Let’s take “Ruby on Rails” as an example. I was recently tasked with upgrading our version of Rails from 1.2.3 all the way up to 2.3.2, no easy task to be sure. We decided that a gradual, version-by-version upgrade would work the best, since it would allow us to catch deprecations and handle the framework changes a bite at a time.

What I discovered in the end was that Rails itself uses so much “magic”, and directly modifies so many core Ruby API’s that it was impossible to predict what would break between versions. As an example, a minor version change from 1.2.3 to 1.2.4 caused unexpected changes in how dates were handled. The change-logs made no reference to such modifications. The change from 2.1 to 2.2 resulted in a host of modules no longer being identified. Oh sure, if you printed it out, Ruby “thought” it was available, but the minute you tried to actually use anything within the module, you would receive “uninitialized constant” errors on the module name itself.

I know everyone has their own opinions on the matter, but from where I stand using Ruby on Rails on a system even vaguely large and complex simply raises far too many question marks on predictability and a clean upgrade path.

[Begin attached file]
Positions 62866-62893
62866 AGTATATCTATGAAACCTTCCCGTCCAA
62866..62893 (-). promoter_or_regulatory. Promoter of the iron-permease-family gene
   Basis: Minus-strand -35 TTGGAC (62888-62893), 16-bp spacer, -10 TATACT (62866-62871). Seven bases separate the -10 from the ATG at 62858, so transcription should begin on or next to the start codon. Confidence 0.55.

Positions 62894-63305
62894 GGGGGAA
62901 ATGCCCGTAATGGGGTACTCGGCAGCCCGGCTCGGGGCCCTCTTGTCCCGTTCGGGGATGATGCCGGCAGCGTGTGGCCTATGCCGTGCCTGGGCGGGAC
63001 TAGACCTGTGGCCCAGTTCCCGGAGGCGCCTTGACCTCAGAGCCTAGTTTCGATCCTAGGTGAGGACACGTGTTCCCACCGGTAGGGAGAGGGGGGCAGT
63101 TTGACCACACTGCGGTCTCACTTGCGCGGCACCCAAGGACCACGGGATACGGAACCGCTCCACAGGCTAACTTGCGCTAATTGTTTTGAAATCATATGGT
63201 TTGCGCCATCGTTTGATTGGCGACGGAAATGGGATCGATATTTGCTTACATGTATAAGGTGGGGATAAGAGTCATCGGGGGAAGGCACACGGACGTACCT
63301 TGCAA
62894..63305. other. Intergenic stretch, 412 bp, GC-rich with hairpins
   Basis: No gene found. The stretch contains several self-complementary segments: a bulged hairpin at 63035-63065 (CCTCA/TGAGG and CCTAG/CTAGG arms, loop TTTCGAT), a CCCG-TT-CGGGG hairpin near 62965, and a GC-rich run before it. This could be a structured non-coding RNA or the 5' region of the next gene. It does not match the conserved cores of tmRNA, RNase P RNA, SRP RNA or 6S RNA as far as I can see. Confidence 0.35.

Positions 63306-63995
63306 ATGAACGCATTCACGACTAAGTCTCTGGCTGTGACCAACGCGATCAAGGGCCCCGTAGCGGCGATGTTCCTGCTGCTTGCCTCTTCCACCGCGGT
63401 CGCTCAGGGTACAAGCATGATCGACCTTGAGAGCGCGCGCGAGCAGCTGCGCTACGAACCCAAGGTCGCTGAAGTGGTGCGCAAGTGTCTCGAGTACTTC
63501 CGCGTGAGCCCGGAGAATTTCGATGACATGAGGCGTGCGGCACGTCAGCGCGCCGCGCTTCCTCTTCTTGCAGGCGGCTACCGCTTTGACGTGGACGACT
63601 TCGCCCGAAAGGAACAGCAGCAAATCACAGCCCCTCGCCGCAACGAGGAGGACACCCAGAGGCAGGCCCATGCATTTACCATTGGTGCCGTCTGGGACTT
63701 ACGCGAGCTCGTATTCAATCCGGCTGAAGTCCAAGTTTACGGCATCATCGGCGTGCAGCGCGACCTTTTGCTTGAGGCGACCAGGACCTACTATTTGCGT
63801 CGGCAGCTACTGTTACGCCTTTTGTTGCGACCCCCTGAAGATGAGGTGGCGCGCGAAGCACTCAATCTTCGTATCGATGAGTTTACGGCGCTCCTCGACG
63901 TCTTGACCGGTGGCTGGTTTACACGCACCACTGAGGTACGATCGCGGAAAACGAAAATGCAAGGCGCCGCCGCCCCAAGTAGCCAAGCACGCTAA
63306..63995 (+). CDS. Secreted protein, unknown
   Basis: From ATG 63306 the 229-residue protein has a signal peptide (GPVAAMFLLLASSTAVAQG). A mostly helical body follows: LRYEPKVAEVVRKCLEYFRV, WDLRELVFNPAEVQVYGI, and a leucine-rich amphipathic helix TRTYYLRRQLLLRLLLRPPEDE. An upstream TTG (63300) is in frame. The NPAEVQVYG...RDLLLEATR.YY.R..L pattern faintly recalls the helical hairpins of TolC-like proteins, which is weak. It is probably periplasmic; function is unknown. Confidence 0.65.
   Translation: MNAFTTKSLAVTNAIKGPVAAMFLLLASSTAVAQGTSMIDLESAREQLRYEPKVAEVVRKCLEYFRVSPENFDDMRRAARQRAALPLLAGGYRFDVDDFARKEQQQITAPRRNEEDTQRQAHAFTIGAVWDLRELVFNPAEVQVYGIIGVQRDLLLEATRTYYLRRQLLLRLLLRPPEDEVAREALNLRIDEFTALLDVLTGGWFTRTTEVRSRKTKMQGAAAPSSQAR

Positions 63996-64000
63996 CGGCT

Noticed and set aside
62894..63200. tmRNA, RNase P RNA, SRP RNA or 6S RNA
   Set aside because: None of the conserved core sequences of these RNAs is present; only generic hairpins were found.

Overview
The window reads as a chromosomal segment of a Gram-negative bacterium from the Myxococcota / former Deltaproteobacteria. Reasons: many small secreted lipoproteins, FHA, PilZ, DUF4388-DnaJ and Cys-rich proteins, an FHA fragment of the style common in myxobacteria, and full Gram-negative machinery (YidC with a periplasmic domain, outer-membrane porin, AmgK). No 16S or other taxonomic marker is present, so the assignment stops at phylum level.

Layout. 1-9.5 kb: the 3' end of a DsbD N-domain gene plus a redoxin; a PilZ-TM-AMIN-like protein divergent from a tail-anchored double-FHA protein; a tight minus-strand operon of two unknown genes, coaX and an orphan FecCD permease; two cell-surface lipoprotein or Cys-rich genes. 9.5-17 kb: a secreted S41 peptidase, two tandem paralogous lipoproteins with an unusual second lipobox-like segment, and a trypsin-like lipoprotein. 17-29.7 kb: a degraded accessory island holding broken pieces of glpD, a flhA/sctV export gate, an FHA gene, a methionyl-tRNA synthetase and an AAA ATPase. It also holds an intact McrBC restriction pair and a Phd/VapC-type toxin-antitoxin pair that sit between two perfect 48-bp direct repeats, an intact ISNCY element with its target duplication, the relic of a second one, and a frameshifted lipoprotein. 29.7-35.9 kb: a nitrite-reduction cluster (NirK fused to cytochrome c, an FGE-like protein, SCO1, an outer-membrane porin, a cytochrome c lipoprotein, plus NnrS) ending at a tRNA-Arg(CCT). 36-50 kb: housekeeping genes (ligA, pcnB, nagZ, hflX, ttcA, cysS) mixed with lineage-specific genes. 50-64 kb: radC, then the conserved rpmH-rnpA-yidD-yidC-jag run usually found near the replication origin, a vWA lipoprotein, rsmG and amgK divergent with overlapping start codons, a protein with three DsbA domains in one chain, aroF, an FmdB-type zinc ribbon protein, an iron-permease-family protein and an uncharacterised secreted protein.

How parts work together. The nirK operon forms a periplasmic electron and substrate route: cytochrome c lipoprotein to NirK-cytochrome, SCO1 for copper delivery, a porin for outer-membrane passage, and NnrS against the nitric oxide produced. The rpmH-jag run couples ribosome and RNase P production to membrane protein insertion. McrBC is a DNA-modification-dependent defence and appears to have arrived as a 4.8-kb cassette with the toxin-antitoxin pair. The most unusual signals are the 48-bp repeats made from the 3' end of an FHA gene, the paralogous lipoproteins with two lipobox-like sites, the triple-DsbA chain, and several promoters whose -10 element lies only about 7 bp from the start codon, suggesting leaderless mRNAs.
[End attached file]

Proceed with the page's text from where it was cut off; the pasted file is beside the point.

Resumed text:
As a comparison, let’s refer to Java 2 Enterprise. Every piece of code I have ever written in J2EE version 1.0 runs without any issue under a J2EE version 3 container. Not even a re-compile was required. I do realise that the comparison is somewhat unfair – but the point still remains. I have very rarely needed to make major changes to any Java-based application to cater for a new framework – especially between minor version numbers.

I hate to make a blanket case for all agile/dynamic frameworks, so I’ll admit that was probably unfair (Grails, Django are on my to-do list). However, my case is even held fast on a more superficial level – my own benchmarks on a variety of languages clearly show that although time and effort may be saved on initial development time, dynamic/typeless languages will always suffer in raw speed, and agile frameworks will always suffer from a degree of unpredictability when upgrading (this becomes immensely exaggerated when “auto-magic” comes into play, as there is no clear path when anything does break).

To be clear, I won’t abandon agile frameworks – if I just want a simple website up, and expect maybe a dozen hits a month, I’m certainly not going to do it in a full blown enterprise container – but in the same token, I would certainly not use any such framework in a banking environment!